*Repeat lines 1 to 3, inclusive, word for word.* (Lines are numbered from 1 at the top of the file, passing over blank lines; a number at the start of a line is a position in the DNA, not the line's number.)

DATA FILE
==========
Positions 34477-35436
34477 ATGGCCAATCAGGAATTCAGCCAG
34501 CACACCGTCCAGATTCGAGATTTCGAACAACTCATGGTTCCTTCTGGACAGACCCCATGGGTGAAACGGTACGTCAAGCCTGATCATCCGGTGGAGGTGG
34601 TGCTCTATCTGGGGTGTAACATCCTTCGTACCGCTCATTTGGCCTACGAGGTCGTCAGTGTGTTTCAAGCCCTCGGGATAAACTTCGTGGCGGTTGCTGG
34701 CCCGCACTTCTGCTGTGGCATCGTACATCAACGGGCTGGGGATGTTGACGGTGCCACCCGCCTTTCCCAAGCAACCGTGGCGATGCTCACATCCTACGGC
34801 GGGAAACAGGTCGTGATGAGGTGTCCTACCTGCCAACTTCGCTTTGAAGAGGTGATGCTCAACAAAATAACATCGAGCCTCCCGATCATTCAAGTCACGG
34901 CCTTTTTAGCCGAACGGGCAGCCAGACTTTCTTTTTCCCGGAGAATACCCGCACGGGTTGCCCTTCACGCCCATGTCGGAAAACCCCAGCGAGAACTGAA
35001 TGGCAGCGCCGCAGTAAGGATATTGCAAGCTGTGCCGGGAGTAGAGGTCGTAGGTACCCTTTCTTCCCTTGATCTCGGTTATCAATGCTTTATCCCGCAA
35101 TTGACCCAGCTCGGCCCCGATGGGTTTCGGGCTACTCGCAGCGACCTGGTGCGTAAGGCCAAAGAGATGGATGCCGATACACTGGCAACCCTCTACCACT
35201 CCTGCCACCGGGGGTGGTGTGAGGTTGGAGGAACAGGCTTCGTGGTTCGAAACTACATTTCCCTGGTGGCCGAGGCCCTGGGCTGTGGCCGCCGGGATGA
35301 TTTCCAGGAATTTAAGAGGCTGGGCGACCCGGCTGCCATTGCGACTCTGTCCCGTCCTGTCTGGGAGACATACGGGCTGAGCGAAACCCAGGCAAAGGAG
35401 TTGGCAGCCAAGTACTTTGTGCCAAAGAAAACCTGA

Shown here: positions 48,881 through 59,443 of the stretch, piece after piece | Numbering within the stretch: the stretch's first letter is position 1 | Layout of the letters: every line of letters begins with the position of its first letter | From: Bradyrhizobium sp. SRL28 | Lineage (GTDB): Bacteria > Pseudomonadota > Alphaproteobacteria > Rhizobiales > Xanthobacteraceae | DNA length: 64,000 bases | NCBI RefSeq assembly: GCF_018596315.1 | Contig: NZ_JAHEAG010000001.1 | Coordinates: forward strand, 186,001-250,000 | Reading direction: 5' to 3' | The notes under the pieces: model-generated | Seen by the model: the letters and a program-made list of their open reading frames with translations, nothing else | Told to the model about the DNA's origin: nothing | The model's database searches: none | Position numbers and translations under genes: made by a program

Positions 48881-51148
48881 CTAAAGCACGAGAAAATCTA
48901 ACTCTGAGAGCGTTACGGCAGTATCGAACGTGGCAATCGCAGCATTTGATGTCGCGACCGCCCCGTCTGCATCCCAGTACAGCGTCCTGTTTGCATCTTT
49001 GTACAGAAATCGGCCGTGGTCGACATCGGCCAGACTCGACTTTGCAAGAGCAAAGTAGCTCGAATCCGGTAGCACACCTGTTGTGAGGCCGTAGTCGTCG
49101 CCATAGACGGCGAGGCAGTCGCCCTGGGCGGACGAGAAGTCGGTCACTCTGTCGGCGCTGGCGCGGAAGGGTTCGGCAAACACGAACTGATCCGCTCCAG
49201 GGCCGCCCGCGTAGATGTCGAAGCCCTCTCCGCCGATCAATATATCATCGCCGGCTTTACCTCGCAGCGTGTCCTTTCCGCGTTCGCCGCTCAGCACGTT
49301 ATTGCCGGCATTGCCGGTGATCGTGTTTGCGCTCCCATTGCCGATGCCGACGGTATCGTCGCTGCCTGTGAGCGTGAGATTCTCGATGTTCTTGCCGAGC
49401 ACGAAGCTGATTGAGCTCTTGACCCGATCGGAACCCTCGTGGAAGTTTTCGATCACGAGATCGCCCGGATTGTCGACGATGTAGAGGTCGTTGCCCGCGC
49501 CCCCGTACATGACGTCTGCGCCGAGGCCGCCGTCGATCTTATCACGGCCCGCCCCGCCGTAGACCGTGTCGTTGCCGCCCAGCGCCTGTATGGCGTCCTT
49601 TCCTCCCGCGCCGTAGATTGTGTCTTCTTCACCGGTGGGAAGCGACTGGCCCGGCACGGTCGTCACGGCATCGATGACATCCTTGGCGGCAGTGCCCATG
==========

Positions 34477-35436
34477 ATGGCCAATCAGGAATTCAGCCAG
34501 CACACCGTCCAGATTCGAGATTTCGAACAACTCATGGTTCCTTCTGGACAGACCCCATGGGTGAAACGGTACGTCAAGCCTGATCATCCGGTGGAGGTGG